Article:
Accounting Time

Antonio P. Pueyo
33rd Sunday in OrdinaryTime (A)
November 13, 2005
Reproduced with Permission

We are still on the theme of the last things as we approach the end of the church's calendar year. That the Lord will come again is a truth we proclaim after the consecratory prayers, "Christ has died, Christ is risen, Christ will come again." Last Sunday, in the story of the ten maidens, we were counseled about readiness for the Lord's coming. This Sunday, we are told another parable, more known as the parable of the talents. While we look forward to the Lord's second coming, as judge and king of the universe, we are advised to make responsible use of the gifts, the time, and opportunities for service given to us. We are to wait in an active mode.

In the early years of the Church, St. Paul had to deal with loafers, people who thought that because Christ was coming soon, they didn't have to work anymore. St. Paul had one simple solution. "those who don't work should not eat. (2Thess.3:10)." The in-between- time of waiting for the Lord's return is to be spent in a fruitful manner. Thus, the parable of the talents (Mt. 25:14-30).

Action starter: Your natural and spiritual gifts are for the Kingdom. Use them or lose them.

In the days of Jesus, it was a practice of people who were about to go on a long journey to entrust their money and possessions to a trusted servant. The trusted servant may make use of the money to engage in some enterprise or he may deposit it with bankers (yes, the banking system was already working at that time, introduced by Phoenician traders). In our story, the servants were left with a sizable amount, to each according to his abilities. A talent is about a thousand dollars. This means that even the servant with one talent had a considerable amount of money to manage. One can understand the timidity of this servant who received one talent. Perhaps it was the first time in his life that he had to take care of such amount. He was fearful. He did not want to take risks. And so he buried the money. When the master returned and accounting was made, the master was mad at this timid action because there was a better one. The money could have been deposited with the bankers. The servant looked for an excuse. He accused the master of being harsh. This made the master doubly mad and he banished the servant from the household.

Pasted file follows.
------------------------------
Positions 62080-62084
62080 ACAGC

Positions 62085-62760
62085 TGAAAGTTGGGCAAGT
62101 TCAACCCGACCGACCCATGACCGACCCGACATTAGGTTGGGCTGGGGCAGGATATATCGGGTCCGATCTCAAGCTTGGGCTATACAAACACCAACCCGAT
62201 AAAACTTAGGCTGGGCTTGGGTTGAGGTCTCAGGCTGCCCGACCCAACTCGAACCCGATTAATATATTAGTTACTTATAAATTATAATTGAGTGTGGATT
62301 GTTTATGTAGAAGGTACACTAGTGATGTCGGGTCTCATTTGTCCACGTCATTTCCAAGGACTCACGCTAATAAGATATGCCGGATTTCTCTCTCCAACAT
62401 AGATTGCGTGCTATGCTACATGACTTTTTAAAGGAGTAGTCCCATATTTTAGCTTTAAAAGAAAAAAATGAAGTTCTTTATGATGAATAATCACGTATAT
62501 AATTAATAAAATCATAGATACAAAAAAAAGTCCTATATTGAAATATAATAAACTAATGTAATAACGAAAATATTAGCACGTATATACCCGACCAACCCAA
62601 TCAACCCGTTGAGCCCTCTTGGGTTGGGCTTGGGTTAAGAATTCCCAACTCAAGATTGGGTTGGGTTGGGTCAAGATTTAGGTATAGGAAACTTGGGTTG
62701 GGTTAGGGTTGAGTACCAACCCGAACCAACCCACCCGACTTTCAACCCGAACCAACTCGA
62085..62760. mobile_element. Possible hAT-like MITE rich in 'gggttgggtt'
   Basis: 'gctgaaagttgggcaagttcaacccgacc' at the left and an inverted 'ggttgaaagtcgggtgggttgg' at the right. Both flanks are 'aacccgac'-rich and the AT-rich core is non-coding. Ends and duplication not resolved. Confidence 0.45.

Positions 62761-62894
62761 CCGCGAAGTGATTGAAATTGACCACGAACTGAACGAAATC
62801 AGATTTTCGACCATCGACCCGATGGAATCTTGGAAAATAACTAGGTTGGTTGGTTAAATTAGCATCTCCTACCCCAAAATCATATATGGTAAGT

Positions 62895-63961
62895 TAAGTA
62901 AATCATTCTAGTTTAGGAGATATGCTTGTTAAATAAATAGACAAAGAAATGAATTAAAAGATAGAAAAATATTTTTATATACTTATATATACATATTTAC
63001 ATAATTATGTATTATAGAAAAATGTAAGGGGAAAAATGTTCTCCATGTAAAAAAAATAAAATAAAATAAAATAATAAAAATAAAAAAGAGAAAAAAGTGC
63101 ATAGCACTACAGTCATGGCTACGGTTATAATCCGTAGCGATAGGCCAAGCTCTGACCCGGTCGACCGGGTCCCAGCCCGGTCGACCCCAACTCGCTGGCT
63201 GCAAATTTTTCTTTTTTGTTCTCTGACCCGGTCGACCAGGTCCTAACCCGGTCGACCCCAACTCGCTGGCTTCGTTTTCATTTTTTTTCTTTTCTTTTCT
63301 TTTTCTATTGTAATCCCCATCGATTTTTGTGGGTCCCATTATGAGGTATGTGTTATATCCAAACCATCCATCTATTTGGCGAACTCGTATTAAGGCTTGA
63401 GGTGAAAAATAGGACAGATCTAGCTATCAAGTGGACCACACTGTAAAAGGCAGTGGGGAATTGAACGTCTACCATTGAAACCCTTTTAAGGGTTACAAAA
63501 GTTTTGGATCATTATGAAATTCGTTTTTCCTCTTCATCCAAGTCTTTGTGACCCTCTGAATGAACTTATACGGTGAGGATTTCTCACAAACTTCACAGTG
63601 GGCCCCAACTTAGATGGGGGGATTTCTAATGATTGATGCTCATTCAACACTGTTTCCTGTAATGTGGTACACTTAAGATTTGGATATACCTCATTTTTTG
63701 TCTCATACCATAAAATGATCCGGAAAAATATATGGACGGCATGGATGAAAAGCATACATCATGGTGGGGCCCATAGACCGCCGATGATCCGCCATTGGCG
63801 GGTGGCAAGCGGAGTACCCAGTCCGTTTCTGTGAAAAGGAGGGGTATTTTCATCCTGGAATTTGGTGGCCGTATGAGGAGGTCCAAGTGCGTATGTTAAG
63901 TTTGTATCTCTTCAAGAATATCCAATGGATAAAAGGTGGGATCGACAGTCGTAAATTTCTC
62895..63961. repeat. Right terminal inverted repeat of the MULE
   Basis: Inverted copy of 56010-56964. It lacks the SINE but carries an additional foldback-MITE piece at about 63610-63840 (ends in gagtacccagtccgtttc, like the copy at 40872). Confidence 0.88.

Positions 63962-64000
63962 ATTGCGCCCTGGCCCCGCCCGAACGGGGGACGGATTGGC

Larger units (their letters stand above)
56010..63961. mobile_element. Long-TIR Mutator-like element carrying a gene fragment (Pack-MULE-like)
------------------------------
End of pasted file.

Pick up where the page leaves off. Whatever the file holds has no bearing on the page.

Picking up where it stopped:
This is a well-known parable and we can look into this story from a not so common angle. Let us reflect on the attitude of the servants. The last one was fearful. He played it safe. He looked for an excuse. The master commended the other two servants. They took risks. They managed their master's affairs well.

Being safe and comfortable is not high in the Lord's priority of values. He challenged his disciples to take up the cross, to walk the narrow and hard path, to leave possessions and loved ones behind. The affairs of the Kingdom are more important than one's comfort. A faithful disciple and steward gets involved in God's affairs. He is on a mission to announce and to make real God's kingdom of love, justice, peace, and truth. This entails inconveniences and risk-taking.

Almost twenty years ago, I was assigned in a parish. Some lay men and women were part of the parish core group. They were catechists, lecturers, chapel leaders, and community organizers. I meet them today, older but still actively participating in community and parish activities. Their commitment to God's affairs is incessant and consistent.

A leader I used to work with knew he had a terminal illness, yet the last time we met a few months ago, he was still actively engaged in organizing his little community. Suspecting the end was near, he settled his spiritual affairs. He did not wait to be bedridden. He went to the priest, made his confession, and courageously faced death. I'm confident that God was satisfied with the accounting he presented and said to him, "Welcome to the Kingdom."